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Why Foco Prices Are So Loco

Cookhelper $18.26 hour.jpgThe D had another good editorial on Friday, this one noting the student ripoff that is Dartmouth Dining Services (DDS). The piece began with a radical idea — “Dartmouth should serve its students’ interests.” — and then it listed DDS’s flaws: monopoly power (it “forces students to buy mandated dining plans even if they live off-campus or in College-owned apartments”); expensive meal plans (a 160-swipe meal plan runs $2,230: $13.94/meal!); exorbitant individual prices (“A pack of four Udi’s gluten free baked goods can be bought for $7 in a grocery store, but DDS’s Novack Cafe sells just one of the four pre-packaged muffins included for $3.55. A bottled Odwalla smoothie sells at DDS for $4.75, but that same bottle costs just $2.94 from other retailers. A bottle of Honest Tea can be bought for $1.29 or less, but at Dartmouth, the drink costs $3.50.”) and awful service (“Lines are growing appallingly long at DDS locations. It is now not uncommon to see students lined up almost to McNutt Hall from the doors of ‘53 Commons [Foco]. The overcrowded Collis Cafe remains all but unnavigable during peak hours. During dinner and lunch times, the Courtyard Cafe suffers from lines that can take up to 40 minutes…”).

However the Editors didn’t isolate the cause of the problem. They should. The College is not having DDS serve students’ interests because it has decided that the staff is more important than students (where have you heard that assertion before?). Look at the above want ad from Page G1 of this past Sunday’s Valley News. Wages of $18.26/hour ($38,000/year for a 40-hour workweek) for a cookhelper or a dishwasher are about 50% over the local wage scale for food service workers. Given that the median per capita income in New Hampshire is $34,691 — the fifth best in the United States — $38,000/year is luxurious pay for an unskilled job requiring only a high school education.

Then add to that figure the fact that starting DDS employees receive over five weeks of time off each year — two or sometimes three weeks is the local maximum — along with full family health benefits at a minimal cost, and you see why DDS has to gouge students to break even. (I have no current figures on DDS’s overall profitability, but six years ago erstwhile DDS Director Dave Newlove boasted on his LinkedIn page that DDS was making an annual profit of over $1.0 million).

A back of the envelope calculation show DDS workers taking in compensation and benefits that total well over double what local workers in food service earn.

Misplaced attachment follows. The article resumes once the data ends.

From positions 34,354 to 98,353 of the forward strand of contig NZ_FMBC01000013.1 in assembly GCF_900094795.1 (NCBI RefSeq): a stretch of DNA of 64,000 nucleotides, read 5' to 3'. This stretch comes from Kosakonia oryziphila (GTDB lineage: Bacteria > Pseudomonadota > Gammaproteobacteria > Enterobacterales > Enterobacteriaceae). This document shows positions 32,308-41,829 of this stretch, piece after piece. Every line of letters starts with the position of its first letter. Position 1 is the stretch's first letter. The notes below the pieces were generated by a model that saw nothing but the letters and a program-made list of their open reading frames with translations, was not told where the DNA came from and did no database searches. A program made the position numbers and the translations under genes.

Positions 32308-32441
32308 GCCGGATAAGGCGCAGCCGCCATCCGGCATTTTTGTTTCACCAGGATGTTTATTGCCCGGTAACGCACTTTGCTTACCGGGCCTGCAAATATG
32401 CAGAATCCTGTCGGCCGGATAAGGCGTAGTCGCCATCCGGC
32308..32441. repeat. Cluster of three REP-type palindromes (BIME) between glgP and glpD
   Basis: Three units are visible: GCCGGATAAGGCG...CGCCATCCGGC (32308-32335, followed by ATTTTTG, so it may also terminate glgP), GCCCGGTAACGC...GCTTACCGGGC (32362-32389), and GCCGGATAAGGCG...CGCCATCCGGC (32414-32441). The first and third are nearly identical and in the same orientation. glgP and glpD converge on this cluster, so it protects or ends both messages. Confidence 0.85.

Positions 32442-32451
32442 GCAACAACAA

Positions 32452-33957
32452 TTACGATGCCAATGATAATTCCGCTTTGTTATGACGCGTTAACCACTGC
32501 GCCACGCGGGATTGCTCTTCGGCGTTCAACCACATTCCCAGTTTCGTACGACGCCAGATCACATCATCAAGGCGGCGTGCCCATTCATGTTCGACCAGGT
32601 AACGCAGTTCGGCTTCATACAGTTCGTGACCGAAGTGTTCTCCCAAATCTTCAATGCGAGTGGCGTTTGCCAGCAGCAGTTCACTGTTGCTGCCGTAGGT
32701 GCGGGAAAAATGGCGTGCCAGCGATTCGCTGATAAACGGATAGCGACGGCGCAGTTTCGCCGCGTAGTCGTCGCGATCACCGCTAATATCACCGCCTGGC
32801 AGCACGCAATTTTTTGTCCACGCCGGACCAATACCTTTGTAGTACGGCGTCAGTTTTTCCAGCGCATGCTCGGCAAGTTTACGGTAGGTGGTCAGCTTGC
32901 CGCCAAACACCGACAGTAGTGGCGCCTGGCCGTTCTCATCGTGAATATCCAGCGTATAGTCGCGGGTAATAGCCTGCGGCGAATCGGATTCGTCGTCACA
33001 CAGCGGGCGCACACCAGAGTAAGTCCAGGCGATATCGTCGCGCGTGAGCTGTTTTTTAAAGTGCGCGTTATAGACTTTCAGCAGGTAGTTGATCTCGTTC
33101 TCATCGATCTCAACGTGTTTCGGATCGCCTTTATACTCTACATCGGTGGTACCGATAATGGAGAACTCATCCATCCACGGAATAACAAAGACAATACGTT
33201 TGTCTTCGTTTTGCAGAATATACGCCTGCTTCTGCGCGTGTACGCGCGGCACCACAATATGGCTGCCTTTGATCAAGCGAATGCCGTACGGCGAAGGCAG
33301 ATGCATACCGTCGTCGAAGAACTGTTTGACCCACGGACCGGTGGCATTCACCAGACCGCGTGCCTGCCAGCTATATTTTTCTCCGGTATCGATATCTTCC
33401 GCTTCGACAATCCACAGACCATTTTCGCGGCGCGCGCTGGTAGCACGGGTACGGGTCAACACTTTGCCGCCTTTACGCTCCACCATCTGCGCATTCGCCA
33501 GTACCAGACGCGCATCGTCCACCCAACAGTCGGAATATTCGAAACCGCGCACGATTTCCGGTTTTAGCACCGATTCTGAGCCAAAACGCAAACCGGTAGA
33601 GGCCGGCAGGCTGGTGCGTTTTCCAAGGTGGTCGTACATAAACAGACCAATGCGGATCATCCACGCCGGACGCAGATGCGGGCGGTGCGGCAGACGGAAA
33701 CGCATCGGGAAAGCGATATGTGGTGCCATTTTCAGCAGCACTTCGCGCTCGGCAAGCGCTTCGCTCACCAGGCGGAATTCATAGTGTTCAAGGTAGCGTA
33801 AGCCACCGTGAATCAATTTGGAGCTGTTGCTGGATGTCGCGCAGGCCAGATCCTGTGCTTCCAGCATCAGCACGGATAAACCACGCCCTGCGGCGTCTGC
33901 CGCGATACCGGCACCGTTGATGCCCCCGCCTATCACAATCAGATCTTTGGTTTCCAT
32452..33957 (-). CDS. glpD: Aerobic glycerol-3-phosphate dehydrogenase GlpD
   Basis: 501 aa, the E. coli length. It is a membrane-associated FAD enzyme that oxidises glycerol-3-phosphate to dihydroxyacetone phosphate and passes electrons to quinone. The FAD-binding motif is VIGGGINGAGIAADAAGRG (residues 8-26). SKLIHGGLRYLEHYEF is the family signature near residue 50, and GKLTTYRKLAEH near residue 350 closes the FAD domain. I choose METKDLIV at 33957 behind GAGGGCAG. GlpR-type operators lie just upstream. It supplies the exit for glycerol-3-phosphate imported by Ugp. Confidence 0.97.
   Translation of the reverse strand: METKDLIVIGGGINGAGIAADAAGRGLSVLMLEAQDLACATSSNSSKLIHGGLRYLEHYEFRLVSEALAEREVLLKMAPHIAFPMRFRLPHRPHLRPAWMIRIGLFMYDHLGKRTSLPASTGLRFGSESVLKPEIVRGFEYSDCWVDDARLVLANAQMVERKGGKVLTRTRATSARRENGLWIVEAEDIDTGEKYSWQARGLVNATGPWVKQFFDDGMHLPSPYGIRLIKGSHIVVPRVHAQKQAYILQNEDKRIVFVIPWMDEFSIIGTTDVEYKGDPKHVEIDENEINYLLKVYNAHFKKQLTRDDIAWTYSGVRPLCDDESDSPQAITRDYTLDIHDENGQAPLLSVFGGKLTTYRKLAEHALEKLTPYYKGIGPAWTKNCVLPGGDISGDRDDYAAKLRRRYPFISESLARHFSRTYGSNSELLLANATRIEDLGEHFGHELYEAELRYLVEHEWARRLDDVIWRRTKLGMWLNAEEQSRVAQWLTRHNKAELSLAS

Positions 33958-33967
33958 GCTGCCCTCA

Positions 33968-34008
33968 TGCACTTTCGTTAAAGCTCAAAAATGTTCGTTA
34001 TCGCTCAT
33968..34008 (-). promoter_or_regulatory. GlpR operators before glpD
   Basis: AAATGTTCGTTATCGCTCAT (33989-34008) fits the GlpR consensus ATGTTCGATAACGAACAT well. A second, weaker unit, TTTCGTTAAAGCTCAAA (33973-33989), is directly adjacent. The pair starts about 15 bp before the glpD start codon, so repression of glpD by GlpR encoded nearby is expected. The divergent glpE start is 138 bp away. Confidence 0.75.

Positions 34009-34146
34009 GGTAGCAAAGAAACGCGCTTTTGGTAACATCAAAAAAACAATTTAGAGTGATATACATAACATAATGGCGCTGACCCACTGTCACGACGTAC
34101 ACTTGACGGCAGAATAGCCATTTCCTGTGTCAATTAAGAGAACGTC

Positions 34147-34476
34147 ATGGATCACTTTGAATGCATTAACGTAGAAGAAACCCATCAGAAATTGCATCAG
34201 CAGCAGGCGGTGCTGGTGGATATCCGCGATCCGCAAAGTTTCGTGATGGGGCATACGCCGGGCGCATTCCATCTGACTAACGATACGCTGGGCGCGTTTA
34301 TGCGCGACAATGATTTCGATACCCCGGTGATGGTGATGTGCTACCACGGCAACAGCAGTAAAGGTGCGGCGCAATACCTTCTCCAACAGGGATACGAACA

It should go without saying that not all institutions of higher learning shovel money out the door like the College does. The Chronicle of Higher Education has a wage/salary database that lists food service workers at research universities as earning $25,894 /year — about $12.45/hour. And not all research universities are located in low-cost New Hampshire:

CHE Worker Salaries.jpg

Paid Vacation Days.jpgIf we compare DDS vacation time to the average accorded to American workers, the craziness becomes even clearer. Compared to the figures at right, a DDS employee with ten years of service receives six weeks of time off (paid time off, vacation time and Xmas-New Year’s break), not counting legal holidays.

To use NYU Professor John Haidt’s formulation, is the College’s telos education or social justice? Do we want to grossly overpay Dartmouth’s workers compared to the wages and benefits earned by their friends and neighbors in the Upper Valley? And in doing so, do we accept that such a policy will hugely inflate the cost of education and deprive worthy academic areas of funding (like faculty salaries, for example)?

Such an allocation of resources might reflect your politics, but not mine. I see Dartmouth as an institution of higher learning where a fine education will provide benefits for the whole world. Not one penny more than is necessary should be spent on functions ancillary to the educational effort.

Perhaps you see the College as a welfare agency? Just like the Hanlon administration.

Addendum: In my own local business no employee has ever negotiated a wage increase by citing the wages and benefits paid out by Dartmouth. Everyone in the Upper Valley views the College as a cloud cuckooland that rational enterprises can’t possibly emulate.

Addendum: A student writes in:

A few weeks ago, I emailed DDS to ask about petitioning my way out of the meal plan requirement. I live in an on-campus house with a fully-equipped kitchen, which I use often, and from past experience know that I’m capable of feeding myself on $200/month (even in Hanover).

DDS’s response was very polite, but started with this gem: “For Dartmouth’s dining program to be successful, all students enrolled in classes and/or living on-campus or in Dartmouth-affiliated undergrad housing must participate in a dining plan.”

I don’t think that’s true, and even if it were, I’d still resent the hell out of Dartmouth making me spend an extra $500/month on food. (And I’m on the *cheapest* meal plan!)

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